By October 2015, the Fisheries Service had failed to take any further action on Amendment 5b, and Oceana-a non-profit organization dedicated to protecting and restoring the world's oceans-filed suit to force the agency's hand. Oceana v. Pritzker, No. 1:15-cv-01824-CRC (D.D.C. filed Oct. 27, 2015). Pursuant to a settlement of that suit, the Fisheries Service in October 2016 published the proposed draft of Amendment 5b and the related EIS. AR004828; AR004825. Immediately before issuing the draft amendment, however, the Fisheries Service completed another stock assessment. This one showed some improvement but still bore warning signs. See AR004402-03. On the one hand, the assessment indicated that dusky shark overfishing had declined, AR007079; AR007101, estimated that the species' mortality need only be reduced 12 percent from 2015 levels to end overfishing, AR007101, and projected that a 35 percent reduction from 2015-mortality levels would give the population a 50 percent chance at returning to sustainable levels by 2107 (not 2017), AR007104. On the other hand, the assessment yet again concluded that dusky sharks remained overfished with overfishing occurring. AR007101; AR004804.

         The Final Rule implementing Amendment 5b (“Amendment 5b”), promulgated in April 2017 after a public comment period, addressed these latest findings. It sought to end to dusky shark overfishing by implementing a modified rebuilding plan for the population, including the establishment of new accountability measures. AR007111. Amendment 5b requires recreational and commercial fishermen to undergo education on dusky shark identification to reduce bycatch retention rates by fishermen who misidentify and fail to release them; it establishes a release protocol in the pelagic longline[5] fishery; it mandates training on how to safely handle dusky sharks to reduce mortality due to bycatch; it orders fishermen in the recreational Atlantic shark fisheries and the directed shark bottom longline fishery to use circle hooks, thought to be less harmful and thus less likely to cause death after discard; and it establishes a fleet communication protocol to help fishermen avoid areas where dusky sharks are likely to be ensnared. AR007565. As for hard targets, the Fisheries Service says that Amendment 5b, based on the 2016 stock assessment, “aims to achieve a 35 percent mortality reduction relative to 2015 levels, and rebuild dusky shark stock by the year 2107.” Id.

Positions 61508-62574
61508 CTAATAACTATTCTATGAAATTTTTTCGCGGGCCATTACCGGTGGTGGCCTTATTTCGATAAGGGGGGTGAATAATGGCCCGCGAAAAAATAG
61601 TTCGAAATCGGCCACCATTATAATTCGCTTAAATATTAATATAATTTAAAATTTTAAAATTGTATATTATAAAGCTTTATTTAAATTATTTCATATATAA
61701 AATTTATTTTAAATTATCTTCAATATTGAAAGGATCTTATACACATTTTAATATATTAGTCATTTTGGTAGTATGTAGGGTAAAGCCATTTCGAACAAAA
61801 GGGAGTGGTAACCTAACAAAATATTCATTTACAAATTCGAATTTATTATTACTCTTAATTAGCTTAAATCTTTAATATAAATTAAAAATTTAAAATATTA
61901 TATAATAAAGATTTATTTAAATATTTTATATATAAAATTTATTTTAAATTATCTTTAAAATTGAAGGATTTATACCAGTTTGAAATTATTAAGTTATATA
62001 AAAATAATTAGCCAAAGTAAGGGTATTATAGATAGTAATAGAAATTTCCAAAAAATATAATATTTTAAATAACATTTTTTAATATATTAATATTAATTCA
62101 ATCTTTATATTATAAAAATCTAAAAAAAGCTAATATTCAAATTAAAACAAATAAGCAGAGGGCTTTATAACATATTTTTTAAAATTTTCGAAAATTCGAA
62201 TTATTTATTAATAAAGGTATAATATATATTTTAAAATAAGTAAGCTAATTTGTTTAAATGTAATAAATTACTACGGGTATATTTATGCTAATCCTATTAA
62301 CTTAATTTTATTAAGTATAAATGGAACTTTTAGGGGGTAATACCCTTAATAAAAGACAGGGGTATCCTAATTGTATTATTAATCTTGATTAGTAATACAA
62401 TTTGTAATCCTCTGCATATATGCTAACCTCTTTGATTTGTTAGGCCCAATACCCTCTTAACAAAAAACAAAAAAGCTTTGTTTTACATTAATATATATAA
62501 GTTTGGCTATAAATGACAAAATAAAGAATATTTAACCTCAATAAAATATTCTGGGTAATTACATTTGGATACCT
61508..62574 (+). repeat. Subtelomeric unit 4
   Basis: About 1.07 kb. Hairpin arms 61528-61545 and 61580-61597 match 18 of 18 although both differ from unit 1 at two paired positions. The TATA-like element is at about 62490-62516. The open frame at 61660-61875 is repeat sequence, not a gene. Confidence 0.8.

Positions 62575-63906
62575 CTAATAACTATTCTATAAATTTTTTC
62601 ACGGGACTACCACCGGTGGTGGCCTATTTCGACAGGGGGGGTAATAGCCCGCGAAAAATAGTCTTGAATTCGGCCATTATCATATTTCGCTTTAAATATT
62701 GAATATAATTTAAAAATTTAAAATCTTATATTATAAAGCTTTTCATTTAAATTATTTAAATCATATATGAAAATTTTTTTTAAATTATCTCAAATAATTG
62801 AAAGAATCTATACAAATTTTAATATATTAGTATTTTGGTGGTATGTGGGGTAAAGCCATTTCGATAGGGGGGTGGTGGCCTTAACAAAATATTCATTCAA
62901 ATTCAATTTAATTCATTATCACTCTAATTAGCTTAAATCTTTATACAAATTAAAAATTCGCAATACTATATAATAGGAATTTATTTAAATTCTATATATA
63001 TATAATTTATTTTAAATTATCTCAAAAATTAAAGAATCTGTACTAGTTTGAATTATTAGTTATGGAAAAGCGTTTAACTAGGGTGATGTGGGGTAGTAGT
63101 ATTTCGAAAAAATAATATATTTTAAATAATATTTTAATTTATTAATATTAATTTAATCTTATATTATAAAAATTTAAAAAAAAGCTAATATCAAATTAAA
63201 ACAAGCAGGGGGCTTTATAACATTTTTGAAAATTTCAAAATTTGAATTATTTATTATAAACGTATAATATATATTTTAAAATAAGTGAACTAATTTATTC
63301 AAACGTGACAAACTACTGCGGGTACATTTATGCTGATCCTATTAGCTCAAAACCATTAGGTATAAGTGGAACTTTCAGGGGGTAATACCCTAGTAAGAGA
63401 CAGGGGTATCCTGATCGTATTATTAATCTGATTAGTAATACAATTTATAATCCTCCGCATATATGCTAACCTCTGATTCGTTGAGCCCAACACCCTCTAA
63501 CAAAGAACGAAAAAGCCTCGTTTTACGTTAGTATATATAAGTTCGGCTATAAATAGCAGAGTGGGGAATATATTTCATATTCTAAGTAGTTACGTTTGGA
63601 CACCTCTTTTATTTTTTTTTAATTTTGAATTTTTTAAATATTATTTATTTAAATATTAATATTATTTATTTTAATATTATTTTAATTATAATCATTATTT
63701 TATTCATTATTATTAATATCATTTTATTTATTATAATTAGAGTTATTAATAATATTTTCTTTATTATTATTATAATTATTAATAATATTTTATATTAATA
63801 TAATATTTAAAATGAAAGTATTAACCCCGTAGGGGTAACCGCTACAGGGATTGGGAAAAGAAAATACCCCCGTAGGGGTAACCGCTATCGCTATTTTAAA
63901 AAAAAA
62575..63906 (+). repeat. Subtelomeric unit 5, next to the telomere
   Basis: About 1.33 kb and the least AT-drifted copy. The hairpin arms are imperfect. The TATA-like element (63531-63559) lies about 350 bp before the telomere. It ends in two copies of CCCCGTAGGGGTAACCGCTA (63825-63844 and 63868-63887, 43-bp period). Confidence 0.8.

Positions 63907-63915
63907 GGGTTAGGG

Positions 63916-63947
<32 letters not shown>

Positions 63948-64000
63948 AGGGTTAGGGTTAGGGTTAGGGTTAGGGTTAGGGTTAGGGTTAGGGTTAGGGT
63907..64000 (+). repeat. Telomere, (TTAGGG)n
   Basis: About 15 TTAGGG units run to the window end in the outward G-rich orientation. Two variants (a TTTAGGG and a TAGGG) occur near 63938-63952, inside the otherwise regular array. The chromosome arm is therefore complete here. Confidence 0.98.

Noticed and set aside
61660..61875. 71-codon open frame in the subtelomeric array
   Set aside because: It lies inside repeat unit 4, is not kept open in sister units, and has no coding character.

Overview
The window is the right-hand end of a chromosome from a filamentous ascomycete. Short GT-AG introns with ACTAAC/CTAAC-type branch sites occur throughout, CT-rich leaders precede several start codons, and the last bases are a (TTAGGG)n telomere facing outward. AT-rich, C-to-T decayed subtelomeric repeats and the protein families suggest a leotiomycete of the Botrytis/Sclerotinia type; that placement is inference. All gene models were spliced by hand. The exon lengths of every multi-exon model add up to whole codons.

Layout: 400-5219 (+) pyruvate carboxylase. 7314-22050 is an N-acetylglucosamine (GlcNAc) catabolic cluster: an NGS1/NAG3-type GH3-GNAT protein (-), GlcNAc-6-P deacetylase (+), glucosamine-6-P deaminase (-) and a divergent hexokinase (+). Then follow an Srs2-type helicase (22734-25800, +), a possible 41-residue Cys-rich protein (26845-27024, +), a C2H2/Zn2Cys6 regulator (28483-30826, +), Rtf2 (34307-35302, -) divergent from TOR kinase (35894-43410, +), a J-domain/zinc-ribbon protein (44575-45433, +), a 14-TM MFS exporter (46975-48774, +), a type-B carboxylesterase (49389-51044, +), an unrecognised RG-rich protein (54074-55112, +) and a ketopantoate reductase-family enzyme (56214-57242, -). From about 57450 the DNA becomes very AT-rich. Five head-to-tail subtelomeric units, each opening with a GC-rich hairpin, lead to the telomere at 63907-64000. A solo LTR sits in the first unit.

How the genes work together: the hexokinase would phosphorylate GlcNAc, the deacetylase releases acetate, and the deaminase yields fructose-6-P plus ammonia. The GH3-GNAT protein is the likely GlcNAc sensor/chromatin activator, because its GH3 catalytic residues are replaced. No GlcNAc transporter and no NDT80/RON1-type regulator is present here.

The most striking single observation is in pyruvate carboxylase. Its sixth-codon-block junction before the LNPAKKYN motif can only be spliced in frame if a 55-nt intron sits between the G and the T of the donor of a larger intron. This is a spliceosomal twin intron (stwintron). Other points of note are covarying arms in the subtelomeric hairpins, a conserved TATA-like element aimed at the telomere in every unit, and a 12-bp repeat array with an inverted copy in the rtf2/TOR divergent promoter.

C. Procedural Background

         Oceana filed suit one month later, in May 2017, alleging that Amendment 5b violates the MSA and APA and that the EIS accompanying Amendment 5b violates NEPA and the APA. It named as defendants Secretary of Commerce Wilbur Ross, the National Oceanic and Atmospheric Administration (“NOAA”), and the Fisheries Service. Oceana brought five counts in its complaint, but distills from these “three fundamental errors”: first, the Fisheries Service failed to “place a definite, enforceable limit on the number of dusky sharks caught and killed as bycatch” despite bycatch being the primary cause of dusky shark overfishing; second, the Fisheries Service erroneously calculated bycatch data, leading it to underestimate the severity of the overfishing problem; and third, the Fisheries Service offered “no scientific analysis or evidence” that Amendment 5b's accountability measures would achieve the mortality-reduction and population-rebuilding goals the amendment claimed to be pursuing. Pl's Memorandum of Points and Authorities in Support of Summary Judgment (“Pl's MSJ”), ECF No. 36-1, at 16-17. Both parties have since moved for summary judgment. The Court held a hearing on December 11, 2018, and the matter is now ripe for the Court's resolution.

         II. Legal Standard